INCOSE - CC Fostering Mentorship for STEM Students
by Taras Alexander Mykytyn
At the recent INCOSE Chesapeake Chapter’s dinner/presentation on 16 January 2019, I noted that the members of our Chapter should play an active role in various STEM activities throughout our community. Why is this important and what impact will this have on the future of Systems Engineering?
First and foremost, keeping students at all levels interested in science, technology, engineering, and mathematics is challenging to say the least. Students need great mentors, teachers, and curriculum to encourage them to pursue STEM courses and careers. Good news is that this area is full of exciting opportunities for students and young professionals to pursue STEM-related curriculum and professional positions. Secondly, the education institutions and private industry need to provide the opportunities and foundation for STEM, which the Great DC-Baltimore area has a large high-tech industry, great education curriculum in many counties, excellent universities and colleges, and federal and state government agencies that are technology savvy.
The INCOSE Chesapeake Chapter has had a great impact on students and engineering professions through their volunteer work in judging, mentoring, and participation in local high school, college, and professional organizations. A sampling of specific forums that the members of this Chapter are actively engaged in:
PLTW (Project Lead the Way) in Howard County School Systems – students explore engineering, computer science, and technology in high school courses, covering the full-life cycle of an idea through prototyping covering requirements and business case development through preliminary and final design review. Members, volunteer as a mentor at a local high school or participating as a judge on a panel for the multiple reviews of student progress. Taras Mykytyn has directly participated in PLTW for the last 6 years.
Judging at the local Science & Engineering Fairs within Anne Arundel County and Baltimore. The Chesapeake Chapter also sponsors awards through monetary funding for each of these fairs. Clinton Hilliard has been the Science Fair Ambassador, with active participant in judging from various volunteers from our Chapter.
University of Maryland Systems Engineering Division – provides a focal point for dissemination of system engineering knowledge through direct involvement with the INCOSE Chesapeake Chapter. David Alldredge is advisor and Student Ambassador to this graduate student chapter. Their active participation in local Chapter events and INCOSE international symposiums has been very productive to the students and INCOSE organizations.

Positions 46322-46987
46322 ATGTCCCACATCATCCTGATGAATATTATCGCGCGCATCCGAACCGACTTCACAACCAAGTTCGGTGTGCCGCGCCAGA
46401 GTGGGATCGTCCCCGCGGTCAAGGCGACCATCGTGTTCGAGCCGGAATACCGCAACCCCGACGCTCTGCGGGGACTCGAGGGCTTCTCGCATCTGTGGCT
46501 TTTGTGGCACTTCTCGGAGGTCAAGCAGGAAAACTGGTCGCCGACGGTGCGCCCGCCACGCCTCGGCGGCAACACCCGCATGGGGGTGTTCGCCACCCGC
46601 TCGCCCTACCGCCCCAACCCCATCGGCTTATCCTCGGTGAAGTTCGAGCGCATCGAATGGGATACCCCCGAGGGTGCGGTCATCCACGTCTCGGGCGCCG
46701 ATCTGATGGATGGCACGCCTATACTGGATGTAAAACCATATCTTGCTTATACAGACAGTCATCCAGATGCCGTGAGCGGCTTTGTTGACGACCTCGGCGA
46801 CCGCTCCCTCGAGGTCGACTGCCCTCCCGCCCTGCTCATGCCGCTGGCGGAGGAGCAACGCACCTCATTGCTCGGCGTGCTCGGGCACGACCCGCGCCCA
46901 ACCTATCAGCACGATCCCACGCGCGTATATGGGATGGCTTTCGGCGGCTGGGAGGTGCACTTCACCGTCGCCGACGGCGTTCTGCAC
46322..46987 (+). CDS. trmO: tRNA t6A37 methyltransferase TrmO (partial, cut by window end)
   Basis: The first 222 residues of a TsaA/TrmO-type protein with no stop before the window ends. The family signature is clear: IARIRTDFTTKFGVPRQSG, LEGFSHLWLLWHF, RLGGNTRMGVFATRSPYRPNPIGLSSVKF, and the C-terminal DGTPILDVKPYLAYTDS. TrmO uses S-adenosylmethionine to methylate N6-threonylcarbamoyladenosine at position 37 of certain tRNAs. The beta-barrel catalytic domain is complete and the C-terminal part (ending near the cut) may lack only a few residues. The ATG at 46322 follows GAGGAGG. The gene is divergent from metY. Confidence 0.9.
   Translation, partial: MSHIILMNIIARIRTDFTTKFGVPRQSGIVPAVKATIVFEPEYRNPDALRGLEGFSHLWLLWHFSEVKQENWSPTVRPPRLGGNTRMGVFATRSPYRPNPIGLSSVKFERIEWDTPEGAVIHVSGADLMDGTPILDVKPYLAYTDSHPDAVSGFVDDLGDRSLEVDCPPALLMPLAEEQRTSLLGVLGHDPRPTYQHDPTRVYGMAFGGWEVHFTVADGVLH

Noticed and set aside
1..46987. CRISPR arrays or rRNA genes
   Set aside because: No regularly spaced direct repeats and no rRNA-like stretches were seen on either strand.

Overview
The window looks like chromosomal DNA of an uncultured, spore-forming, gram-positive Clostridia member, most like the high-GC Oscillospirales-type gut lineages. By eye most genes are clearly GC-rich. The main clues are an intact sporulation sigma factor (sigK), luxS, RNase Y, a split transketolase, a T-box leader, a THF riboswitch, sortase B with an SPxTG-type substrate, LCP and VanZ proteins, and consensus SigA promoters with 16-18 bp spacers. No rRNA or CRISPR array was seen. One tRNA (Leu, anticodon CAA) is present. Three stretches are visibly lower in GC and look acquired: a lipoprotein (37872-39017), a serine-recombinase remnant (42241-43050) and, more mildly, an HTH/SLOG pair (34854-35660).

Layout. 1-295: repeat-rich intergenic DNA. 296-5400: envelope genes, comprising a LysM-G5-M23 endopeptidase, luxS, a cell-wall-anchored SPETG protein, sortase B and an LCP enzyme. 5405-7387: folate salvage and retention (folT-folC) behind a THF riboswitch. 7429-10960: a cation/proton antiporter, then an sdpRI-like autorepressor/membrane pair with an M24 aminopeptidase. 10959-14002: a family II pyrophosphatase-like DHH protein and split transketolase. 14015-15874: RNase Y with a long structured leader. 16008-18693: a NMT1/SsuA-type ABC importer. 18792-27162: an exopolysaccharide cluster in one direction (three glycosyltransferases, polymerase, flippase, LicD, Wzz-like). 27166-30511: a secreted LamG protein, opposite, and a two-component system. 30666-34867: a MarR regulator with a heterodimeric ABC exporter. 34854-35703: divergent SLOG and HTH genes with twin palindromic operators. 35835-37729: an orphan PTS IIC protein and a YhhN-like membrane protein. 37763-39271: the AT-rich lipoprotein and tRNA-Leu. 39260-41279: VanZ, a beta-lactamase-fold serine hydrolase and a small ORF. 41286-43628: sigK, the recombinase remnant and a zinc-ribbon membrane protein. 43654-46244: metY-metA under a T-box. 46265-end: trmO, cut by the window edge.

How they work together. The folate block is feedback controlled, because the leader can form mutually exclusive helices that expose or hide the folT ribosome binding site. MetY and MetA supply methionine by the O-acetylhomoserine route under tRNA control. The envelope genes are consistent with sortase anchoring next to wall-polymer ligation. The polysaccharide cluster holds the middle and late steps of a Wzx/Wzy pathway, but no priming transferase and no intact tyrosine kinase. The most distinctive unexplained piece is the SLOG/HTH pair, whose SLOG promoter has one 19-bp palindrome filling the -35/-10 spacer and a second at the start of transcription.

What else can the Chesapeake Chapter do in the future? Even though our members are supporting multiple venues for mentoring and judging, addressing curriculum and fairs in elementary and middle schools would entice students to gain earlier interest in STEM programs and promote the importance of having a solid foundation as more and more future jobs will be technical in nature and require skills in math and science.
A few recommendations are:
Develop on-line forums where students have access to resources that are available at their fingertips for answering questions of interest, assist in homework assignments, generate ideas for science projects, evaluate mobile (iOS/Android) and PC/MAC apps, and presenting how math and science are used daily in our lives.
Expand the concept of System Thinking throughout the K-12 classrooms, so students can gain an appreciation of thinking through complex real-world problems at the various education levels. This can start from simple concepts and gaming theory for how a child understands building out a community and what’s critical to have in a typical town. Children enjoy role playing and visually presenting what’s important in their lives. Leveraging use cases for a day-in-the-life of a child can teach them the benefits of infrastructure, service and support industries, and community organizations. There are many gameboards and on-line apps that mimic building out a community and fostering cooperation and synergy between them.
Another key area that the Chesapeake Chapter can pursue is to expand its influence and partnerships outside of the aerospace and defense industries. With the complexity of systems and services throughout other industries, there is an opportunity to expand Systems Engineering concepts, tools, processes, and professional services to address these challenges and develop viable solutions for these industries and communities. The automotive, transportation, energy, information technology, consumer electronics, and biomedical industries could all benefit from advanced Systems Thinking and Systems Engineering application across these domains. The INCOSE SE Vision 2025 paper has an excellent information on these topics.
The INCOSE Chesapeake Chapter continues to support the various local STEM-related forums and events. Investing in our STEM community and students provides a solid foundation of eager and talented science, technology, engineering, and mathematics students to fill advanced positions in the Greater DC-Baltimore area and throughout the country. Please consider volunteering to support these forums and events by contacting Clinton Hilliard, our Youth STEM Local Science Fairs Coordinator, at email@example.com.